Data Hunger Is Powering a Telecom Boom

The push toward launching LTE networks and increasing consumer demand for data — both mobile and in the home — is causing ISPs and wireless carriers to take a hit on infrastructure investments. In addition, with limited wireless spectrum available, there’s a push to increase data transmission efficiency, further weighing on bottom lines.

Of course, a few companies are making out like bandits: Namely, those that manufacture the equipment used to build up telecom infrastructure and manage IP data transmission.

Verizon (NYSE:VZ) was first out of the gate with widespread LTE, and it reportedly invested $9 billion in 2011 alone, with expectations to spend close to the same amount in 2012. AT&T (NYSE:T), meanwhile, is planning to spend $14 billion over the next three years in expanding its LTE coverage and enhancing broadband service; the company says its total capital spending (that would be on the gear that telecommunication equipment manufacturers produce) will be $22 billion yearly for each of the next three years. Sprint (NYSE:S) began an aggressive expansion of its LTE coverage in the U.S. last year, launching an infrastructure investment phase that’s expected to impact its bottom line for the next two years.

This spending stimulus is beginning to have a profound effect on companies providing the technology and equipment.

A Few Good Months for Infrastructure

Sweden’s Ericsson (NASDAQ:ERIC) recently proved that out in its most recent quarterly earnings report, which had Wall Street chirping. Despite taking a hit from operating losses in its ST-Ericsson joint venture with STMicroelectronics (NYSE:STM), sales were up 5% on the year and 23% quarter-over-quarter. And unlike many technology companies, Ericsson increased its number of employees in 2012, adding 5,730 new staff, including 1,659 in research and development. CEO Hans Vestberg pointed to the U.S. and Canada for the growth, noting: “Throughout 2012 North America was our strongest market, driven by continued mobile broadband investments and demand for services.

ERIC shares jumped 6% on the news, helping to extend a roughly 25% rally from its November lows — that’s more than double the broader market during that time.

Alcatel-Lucent (NYSE:ALU) also has been charging of late, racking up a spectacular 70% rebound since November. The company specializes in mobile, broadband and IP technology and is home to the famed Bell Labs R&D team. ALU has benefited from telecom industry investment in infrastructure upgrades, including a $1 billion-plus contract with India’s Reliance Communications, announced Jan. 16. ALU reports Q4 and full-year 2012 earnings Thursday.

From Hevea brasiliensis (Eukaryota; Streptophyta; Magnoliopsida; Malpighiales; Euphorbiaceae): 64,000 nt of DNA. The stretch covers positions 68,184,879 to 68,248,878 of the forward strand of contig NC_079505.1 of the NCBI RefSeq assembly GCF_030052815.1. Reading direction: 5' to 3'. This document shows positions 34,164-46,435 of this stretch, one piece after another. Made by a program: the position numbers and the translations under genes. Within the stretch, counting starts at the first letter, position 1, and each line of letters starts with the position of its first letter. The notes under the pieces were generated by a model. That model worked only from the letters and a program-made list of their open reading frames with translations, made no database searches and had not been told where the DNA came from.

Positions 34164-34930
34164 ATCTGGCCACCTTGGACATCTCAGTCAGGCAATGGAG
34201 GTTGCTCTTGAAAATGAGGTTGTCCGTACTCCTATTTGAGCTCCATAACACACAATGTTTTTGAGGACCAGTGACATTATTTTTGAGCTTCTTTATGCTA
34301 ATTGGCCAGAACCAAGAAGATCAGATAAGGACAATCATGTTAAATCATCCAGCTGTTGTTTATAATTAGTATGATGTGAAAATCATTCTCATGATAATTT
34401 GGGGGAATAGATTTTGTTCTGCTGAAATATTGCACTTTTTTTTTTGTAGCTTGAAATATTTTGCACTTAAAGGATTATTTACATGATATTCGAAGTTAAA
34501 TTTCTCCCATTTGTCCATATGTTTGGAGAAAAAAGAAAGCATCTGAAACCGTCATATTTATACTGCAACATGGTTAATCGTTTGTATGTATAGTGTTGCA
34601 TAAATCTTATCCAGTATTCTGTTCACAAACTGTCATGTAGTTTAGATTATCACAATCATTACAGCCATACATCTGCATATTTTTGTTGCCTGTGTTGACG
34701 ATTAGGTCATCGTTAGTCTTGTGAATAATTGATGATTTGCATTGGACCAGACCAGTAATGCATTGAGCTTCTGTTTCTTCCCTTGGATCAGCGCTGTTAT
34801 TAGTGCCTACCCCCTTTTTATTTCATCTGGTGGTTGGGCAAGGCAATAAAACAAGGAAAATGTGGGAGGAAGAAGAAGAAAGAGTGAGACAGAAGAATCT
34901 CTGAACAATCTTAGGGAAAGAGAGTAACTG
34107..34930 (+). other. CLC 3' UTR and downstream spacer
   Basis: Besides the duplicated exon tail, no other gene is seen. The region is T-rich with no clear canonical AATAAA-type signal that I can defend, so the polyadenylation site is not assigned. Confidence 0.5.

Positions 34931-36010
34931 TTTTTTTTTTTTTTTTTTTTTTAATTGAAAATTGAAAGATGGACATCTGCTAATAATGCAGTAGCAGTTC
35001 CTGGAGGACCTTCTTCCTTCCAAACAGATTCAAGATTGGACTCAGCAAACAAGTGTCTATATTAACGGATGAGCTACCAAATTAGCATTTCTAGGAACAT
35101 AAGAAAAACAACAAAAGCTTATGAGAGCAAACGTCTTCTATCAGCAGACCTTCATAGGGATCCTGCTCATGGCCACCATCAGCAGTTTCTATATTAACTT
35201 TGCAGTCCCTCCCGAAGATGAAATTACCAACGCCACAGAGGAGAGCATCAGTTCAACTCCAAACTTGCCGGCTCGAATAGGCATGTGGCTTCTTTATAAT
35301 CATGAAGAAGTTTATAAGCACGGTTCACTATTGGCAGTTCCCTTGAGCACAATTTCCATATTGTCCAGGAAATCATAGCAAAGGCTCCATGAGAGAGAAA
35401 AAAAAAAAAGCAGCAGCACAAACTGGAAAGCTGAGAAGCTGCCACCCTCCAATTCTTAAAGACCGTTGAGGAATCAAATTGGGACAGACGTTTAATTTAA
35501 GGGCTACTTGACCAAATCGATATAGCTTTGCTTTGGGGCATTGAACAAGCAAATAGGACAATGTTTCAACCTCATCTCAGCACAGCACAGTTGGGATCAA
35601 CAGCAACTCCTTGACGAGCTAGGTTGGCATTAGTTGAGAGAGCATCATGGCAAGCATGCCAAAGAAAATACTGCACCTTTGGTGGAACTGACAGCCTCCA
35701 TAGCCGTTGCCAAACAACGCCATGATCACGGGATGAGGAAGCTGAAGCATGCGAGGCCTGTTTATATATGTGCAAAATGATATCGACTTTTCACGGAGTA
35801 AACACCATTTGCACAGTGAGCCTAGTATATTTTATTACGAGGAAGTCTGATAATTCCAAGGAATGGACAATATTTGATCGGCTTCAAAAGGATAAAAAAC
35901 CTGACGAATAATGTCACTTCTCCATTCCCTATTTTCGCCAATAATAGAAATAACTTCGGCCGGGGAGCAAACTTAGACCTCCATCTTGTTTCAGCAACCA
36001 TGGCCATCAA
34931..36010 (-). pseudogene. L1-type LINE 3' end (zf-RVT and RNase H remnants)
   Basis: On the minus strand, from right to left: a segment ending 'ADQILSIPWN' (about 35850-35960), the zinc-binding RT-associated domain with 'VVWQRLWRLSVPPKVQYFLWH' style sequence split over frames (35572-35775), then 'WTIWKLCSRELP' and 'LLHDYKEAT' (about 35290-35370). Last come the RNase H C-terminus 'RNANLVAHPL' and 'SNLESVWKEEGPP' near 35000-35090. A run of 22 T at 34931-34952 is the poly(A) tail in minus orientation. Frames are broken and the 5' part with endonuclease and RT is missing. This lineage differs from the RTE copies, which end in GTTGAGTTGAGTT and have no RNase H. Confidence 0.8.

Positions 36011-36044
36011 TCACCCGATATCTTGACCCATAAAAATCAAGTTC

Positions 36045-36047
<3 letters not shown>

The latest big news to cross the wire when it comes to the infrastructure upgrade rush is Oracle’s (NASDAQ:ORCL) announcement that it’s buying Acme Packet (NASDAQ:APKT) for $1.7 billion. Acme Packet specializes in IP optimization and makes a controller that enables voice, video and text to move securely between wireless and broadband networks. Its technology is used by 1,900 customers globally, including 89 of the top 100 communications companies.

There were rumors that Cisco (NASDAQ:CSCO) was interested in Acme Packet last year, but that didn’t pan out. With the acquisition, Oracle will be competing against Cisco in routing voice calls, video and text messages, bolstering its cloud computing offerings and hoping to capitalize on the expected spending surge as ISPs and wireless carriers ramp up their expenditures on network upgrades.

The Oracle-Acme Packet deal reverberated across several other companies that make products critical to managing web traffic and network capacity. BroadSoft (NASDAQ:BSFT) — a Voice over Internet Protocol (VoIP) specialist — jumped 11% the day of the deal, while Sonus Networks (NASDAQ:SONS) gained 20% on the news.

Looking Ahead

While 2011 saw the beginning of a massive ramp-up in spending by ISPs and wireless carriers as they began to roll out LTE wireless networks, that trend is continuing — along with pressure from consumers and the FCC to upgrade U.S. broadband. And wireless growth is accelerating outside of north America as well, as the Reliance Communications deal shows.

Just look at the current state of telecommunication infrastructure and the developing demands for bandwidth, accessibility and growth and it becomes clear that the next few years should be good ones for these companies. Along those lines, here are few stats to think about:

In North America, wireless and Internet infrastructure is having a hard time keeping up with big data demand, while in markets like China, growth in building up the network in the first place is rapidly accelerating even as the same bandwidth demand challenges come into play.

Manufacturers like ALU are likely to see the benefits of the resulting investment but even as capacity and capability is improved, pressure on bandwidth will continue, thanks to trends like streaming high-definition video. Companies like Sonus Networks — that intelligently manage traffic and squeeze more out of networks — are liable to see their stars rise as part of this trend.

As of this writing, Brad Moon did not hold a position in any of the aforementioned securities.

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